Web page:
Album Review – Thirst by Waves of Fury
Ever tried a food dish that shouldn’t have worked but somehow does? I’m thinking mushy peas and
ice cream on the same plate. Well – Waves of Fury are much the same. They have been likened
to a mix of Wilson Pickett and The Midnight Movers but without Wilson and with Iggy Pop or Joe
Strummer on vocals. Sounds a bit crazy? Well it is – but it WORKS.
‘Thirst’ is the debut 10 track album for this London based trashy raw garage rock soul band and is
out on 29th October through Alive Naturalsound. This quintet from the West Country are seeking to
revive soul and R&B by giving it a truly unique sound. The drawling, almost incomprehensible vocal
mixes with fuzzy guitars and some great screeching riffs whilst mixed with this are ridiculously epic
brass sections that you think must be cribbed from a Motown number from the ‘60s. This album
bleeds swagger and truly stomps on your senses.
The album sees Carter Sharp (vocals), Bim Williams (horns), Fil Ward (guitars/vocals), James
Macphee (drums) and Jamie Bird (pianos/vocals) take up the rhythm & blues blueprint and filter it
through a 40+ year historical path that encompasses everything from Motown & Stax to The
Stooges, Sex Pistols, Spiritualized & The Mary Chain. It’s a sonic blast of an album, and a welcome
breath of fresh air.
Prior to the album being recorded at PJ Harvey’s Bristol studio, Waves Of Fury spent several weeks
touring the southern states of America. That experience very much shapes the record as Carter
Sharp explains “We are based in Somerset, and having travelled a bit in Southern US, I think it’s
our closest equivalent to some of those places. There’s a similar sense of darkness, reservation,
secretiveness, closed communities. The songs are about types of behaviour and relationships that
happen everywhere, but which maybe seem a bit more dangerous away from bright, noisy, crowded
cities. I was interested in the idea that maybe it’s easier to get away with things in dark, quiet and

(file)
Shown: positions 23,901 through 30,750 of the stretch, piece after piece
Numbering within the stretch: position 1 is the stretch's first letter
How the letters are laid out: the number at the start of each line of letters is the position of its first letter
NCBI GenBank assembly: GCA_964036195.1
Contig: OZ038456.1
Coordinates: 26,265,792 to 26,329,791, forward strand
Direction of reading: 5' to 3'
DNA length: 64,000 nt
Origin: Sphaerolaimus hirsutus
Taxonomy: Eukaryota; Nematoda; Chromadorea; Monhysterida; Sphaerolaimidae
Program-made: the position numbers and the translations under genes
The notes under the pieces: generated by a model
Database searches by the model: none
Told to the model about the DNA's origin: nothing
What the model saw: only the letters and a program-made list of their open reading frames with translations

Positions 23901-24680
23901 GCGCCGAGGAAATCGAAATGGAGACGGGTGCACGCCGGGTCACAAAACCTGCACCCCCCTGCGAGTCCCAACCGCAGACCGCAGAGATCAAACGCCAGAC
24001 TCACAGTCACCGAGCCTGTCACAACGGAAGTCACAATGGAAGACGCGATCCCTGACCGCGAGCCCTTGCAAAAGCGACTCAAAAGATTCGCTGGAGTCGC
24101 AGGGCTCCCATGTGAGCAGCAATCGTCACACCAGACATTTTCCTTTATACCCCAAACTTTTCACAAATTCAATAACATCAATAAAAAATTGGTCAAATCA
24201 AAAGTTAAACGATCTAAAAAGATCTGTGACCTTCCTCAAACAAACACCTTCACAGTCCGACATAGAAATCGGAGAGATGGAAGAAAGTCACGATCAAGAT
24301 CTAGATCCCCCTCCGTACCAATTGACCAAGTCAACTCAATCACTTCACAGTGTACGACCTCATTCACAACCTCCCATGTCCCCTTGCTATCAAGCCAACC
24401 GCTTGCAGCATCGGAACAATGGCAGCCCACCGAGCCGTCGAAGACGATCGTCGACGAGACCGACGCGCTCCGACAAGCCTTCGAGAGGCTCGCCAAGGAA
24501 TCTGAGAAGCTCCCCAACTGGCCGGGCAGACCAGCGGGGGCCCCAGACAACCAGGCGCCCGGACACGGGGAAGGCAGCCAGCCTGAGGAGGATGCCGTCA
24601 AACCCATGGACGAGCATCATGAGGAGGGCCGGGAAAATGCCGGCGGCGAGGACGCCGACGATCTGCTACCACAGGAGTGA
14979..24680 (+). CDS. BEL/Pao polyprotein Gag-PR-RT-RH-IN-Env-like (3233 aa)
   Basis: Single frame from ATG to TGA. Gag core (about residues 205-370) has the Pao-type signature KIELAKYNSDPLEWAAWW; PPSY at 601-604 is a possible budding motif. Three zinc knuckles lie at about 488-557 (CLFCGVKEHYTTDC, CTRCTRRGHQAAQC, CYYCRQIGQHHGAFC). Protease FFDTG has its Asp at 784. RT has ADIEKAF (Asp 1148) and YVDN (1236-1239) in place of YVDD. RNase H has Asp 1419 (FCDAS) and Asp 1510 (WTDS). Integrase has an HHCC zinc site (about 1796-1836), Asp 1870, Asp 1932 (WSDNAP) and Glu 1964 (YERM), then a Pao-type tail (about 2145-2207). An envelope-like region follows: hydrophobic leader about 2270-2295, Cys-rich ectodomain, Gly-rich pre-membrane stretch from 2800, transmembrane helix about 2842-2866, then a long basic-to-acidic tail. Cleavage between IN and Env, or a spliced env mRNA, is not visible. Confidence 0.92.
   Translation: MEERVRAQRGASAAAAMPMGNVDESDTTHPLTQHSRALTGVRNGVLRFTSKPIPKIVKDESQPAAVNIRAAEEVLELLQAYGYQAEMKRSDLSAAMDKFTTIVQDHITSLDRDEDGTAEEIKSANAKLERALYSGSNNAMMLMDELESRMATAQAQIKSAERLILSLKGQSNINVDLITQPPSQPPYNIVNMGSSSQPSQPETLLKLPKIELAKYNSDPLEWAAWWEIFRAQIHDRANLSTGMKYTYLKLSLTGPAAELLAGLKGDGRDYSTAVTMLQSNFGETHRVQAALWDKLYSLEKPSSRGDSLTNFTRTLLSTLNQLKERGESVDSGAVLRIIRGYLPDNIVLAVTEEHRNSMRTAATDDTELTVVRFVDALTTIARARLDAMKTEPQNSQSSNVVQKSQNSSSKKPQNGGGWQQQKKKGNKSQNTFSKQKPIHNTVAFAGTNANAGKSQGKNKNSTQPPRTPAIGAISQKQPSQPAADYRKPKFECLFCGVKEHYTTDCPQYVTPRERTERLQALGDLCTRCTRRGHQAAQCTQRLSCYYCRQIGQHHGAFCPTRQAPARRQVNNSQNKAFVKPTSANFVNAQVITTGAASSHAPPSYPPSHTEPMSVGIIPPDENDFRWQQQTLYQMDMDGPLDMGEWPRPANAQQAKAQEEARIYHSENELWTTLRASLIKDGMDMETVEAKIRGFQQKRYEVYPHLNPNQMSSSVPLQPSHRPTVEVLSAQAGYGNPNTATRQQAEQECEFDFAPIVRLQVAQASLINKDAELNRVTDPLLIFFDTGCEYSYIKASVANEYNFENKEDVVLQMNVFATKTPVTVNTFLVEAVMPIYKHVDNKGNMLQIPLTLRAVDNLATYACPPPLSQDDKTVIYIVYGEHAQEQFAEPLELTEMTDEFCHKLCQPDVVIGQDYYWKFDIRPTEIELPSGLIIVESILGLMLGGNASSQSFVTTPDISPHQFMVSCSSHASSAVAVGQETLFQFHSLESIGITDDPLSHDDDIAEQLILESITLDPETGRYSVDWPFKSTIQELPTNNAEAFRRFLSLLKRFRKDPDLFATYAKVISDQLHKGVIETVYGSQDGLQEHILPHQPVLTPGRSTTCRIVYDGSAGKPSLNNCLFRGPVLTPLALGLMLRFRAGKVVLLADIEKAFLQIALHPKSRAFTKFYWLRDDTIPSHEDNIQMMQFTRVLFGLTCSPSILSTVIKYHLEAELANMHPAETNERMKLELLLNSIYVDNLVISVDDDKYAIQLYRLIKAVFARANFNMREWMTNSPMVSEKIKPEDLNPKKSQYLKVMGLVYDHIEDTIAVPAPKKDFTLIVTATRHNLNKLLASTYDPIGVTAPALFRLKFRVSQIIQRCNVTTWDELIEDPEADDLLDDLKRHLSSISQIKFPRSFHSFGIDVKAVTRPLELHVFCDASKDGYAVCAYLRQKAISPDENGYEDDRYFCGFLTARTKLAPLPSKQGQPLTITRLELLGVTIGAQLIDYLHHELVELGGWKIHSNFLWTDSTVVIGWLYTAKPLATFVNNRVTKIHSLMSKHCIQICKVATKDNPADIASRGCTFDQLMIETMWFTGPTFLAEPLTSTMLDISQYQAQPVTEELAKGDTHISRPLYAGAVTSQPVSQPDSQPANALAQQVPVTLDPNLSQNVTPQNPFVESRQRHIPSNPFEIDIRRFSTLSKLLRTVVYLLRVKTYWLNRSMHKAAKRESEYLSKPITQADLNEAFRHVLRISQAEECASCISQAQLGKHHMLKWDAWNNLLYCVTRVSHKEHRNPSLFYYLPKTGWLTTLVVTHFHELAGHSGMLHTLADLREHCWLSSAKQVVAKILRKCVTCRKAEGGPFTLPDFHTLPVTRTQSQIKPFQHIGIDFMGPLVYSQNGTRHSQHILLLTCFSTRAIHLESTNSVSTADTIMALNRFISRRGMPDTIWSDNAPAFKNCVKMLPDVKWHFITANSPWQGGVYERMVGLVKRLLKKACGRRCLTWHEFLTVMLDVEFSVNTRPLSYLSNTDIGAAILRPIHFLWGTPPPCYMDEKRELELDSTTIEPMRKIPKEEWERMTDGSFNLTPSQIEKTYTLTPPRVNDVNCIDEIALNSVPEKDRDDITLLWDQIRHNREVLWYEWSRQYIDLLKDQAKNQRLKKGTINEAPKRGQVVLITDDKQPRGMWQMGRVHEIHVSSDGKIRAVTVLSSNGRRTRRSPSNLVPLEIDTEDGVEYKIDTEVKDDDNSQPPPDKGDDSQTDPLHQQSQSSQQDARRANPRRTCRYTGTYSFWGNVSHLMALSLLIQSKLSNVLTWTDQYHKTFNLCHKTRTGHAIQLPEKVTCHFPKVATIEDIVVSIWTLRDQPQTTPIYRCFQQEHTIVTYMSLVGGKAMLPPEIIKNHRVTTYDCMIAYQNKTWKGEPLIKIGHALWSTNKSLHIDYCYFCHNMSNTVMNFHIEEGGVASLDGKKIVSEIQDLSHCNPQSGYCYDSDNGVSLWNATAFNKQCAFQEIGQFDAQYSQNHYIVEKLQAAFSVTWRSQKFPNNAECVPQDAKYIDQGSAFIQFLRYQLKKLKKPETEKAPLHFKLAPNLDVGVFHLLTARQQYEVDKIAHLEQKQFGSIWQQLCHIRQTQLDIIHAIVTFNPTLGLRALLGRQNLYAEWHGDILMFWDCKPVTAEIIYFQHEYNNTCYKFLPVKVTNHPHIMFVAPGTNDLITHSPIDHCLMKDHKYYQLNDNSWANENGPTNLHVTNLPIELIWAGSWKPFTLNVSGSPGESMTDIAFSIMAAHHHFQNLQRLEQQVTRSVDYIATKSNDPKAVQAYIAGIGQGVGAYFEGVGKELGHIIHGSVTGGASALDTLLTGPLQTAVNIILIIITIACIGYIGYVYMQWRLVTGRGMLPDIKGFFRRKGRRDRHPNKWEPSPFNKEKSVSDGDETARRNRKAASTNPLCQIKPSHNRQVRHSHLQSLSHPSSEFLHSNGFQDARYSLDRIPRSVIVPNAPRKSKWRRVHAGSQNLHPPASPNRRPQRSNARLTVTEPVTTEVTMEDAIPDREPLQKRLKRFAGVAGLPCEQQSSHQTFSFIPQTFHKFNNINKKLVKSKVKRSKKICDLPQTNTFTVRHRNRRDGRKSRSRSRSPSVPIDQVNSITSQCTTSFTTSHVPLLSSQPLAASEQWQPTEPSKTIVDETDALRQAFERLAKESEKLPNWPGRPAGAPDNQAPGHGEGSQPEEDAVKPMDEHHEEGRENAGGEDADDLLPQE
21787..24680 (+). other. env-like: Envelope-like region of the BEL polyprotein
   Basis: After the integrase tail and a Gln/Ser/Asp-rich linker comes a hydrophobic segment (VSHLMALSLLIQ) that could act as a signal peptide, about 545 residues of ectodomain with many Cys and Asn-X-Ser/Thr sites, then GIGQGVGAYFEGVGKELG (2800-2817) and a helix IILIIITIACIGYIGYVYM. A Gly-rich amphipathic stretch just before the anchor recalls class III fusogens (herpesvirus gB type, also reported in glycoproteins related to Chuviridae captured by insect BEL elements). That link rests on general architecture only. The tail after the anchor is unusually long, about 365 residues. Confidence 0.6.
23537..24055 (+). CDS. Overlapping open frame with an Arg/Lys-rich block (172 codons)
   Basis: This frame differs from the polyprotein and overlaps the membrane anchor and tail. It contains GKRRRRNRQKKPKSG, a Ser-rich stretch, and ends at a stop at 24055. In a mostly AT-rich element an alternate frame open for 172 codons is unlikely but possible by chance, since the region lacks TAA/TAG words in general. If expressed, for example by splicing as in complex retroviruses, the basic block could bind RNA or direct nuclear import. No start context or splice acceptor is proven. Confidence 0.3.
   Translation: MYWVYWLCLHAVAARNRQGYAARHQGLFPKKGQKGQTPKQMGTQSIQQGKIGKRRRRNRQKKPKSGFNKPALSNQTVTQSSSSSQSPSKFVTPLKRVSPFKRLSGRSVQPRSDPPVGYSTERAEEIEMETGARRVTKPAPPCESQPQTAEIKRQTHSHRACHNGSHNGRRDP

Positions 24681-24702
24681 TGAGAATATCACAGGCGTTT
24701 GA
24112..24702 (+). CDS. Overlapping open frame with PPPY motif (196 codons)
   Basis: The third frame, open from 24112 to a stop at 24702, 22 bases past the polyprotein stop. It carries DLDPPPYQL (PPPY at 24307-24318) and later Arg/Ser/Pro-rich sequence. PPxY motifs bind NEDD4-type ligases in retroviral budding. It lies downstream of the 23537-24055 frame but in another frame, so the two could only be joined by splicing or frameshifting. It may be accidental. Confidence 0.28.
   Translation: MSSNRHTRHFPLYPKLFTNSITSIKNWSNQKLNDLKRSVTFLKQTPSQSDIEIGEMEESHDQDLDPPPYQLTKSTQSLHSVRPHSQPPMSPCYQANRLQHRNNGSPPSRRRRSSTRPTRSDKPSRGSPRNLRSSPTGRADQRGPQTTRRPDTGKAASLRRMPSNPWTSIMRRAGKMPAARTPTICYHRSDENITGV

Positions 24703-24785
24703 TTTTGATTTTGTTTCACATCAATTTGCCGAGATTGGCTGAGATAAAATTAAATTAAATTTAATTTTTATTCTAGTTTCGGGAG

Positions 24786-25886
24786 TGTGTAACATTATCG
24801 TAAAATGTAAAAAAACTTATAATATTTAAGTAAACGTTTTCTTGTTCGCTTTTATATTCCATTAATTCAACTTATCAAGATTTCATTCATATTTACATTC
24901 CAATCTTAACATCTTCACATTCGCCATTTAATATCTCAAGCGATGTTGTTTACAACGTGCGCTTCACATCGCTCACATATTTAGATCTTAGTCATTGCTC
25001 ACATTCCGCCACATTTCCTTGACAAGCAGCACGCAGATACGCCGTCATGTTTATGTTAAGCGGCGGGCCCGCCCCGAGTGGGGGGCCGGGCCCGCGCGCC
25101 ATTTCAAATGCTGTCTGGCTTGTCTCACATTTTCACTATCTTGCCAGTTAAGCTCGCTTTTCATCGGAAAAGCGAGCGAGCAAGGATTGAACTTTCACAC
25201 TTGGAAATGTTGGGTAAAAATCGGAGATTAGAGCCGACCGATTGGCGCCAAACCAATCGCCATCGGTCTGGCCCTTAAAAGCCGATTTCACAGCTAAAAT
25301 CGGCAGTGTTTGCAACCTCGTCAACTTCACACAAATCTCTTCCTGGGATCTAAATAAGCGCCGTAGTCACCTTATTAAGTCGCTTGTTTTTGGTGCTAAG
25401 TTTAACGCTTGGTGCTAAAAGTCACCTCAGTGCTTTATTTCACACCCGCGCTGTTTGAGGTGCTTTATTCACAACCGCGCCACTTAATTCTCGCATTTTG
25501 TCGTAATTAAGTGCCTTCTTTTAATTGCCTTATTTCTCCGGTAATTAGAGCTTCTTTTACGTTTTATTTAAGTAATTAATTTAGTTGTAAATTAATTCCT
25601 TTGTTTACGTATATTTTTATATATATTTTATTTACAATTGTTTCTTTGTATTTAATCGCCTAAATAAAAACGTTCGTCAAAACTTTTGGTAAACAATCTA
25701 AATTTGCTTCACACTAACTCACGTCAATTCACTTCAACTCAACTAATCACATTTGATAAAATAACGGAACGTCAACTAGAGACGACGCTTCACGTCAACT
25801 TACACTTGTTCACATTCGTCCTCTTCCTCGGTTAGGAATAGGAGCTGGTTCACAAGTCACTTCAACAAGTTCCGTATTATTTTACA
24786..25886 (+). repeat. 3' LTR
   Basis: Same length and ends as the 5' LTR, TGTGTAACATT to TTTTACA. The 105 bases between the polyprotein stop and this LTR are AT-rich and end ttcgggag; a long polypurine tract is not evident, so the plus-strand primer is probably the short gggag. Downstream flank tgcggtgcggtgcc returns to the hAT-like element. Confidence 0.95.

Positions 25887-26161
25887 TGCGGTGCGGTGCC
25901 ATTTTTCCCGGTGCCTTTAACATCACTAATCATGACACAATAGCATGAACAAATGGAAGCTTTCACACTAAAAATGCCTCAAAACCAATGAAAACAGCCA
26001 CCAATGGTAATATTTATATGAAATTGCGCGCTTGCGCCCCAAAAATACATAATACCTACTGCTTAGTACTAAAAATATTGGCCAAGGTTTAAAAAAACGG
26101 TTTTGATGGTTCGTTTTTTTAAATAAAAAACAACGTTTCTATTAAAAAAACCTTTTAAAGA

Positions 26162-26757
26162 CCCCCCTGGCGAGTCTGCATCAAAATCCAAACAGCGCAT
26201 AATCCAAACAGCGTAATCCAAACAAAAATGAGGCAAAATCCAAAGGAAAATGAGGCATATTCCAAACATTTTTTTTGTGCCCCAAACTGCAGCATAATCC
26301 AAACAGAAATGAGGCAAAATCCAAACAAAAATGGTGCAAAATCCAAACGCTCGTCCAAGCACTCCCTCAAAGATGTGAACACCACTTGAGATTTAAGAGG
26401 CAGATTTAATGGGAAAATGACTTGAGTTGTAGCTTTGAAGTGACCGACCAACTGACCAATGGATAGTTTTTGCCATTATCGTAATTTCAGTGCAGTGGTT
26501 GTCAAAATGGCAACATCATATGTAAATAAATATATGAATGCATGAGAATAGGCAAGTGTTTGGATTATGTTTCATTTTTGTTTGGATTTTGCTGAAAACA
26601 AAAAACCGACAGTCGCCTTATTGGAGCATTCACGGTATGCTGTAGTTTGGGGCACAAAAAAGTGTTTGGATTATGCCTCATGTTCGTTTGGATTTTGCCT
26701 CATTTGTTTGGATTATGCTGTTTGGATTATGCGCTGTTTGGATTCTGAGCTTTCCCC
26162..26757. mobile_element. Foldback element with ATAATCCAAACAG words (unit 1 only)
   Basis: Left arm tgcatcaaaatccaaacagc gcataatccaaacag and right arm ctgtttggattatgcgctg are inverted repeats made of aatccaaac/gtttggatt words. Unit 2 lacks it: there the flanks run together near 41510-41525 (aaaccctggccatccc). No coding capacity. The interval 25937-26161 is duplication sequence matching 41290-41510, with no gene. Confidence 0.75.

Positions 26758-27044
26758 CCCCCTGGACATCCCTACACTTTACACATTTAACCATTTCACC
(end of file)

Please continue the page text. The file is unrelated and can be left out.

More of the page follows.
Lyrically, the album is inspired by the great gothic writers like Poe and Saul Bellow fused with Carter
Sharp’s own biting observations of everyday life, particularly obsessions. One of the best examples
of this is ‘Viodrene (I Don’t Get A Hard-On Over No-One)’, a savage and humorous indictment of
celebrity culture and movie star narcissism.
The album is also very much about technology says Carter: “For example, a few years ago, I think if a
broke indie band wanted to have real horns on a record, it would have been really hard. They’d have
needed a rich label funding it. Now with things like Protools and good studios being affordable and
session players easy to find, we were able to make the record we wanted on a tiny budget. Which
hopefully people will enjoy.”
So, what’s the debut album like? Pretty damn fine. With tracks like ‘Businessmans Guide To
Witchcraft’, ‘Killer Inside Me’, ‘Death Of A Vampire’ , ‘I Don’t Know What To Make Of Your Fucked
Up Friends’ and ‘These Things I Leave You’ being my own picks from the album. Saying that all
the tracks are enjoyable and once you get over the attack on the senses you will really start to
appreciate what a good debut album this is. Now, back to my mushy peas and ice cream…anyone
seen the ketchup?
Review by Doug Duffin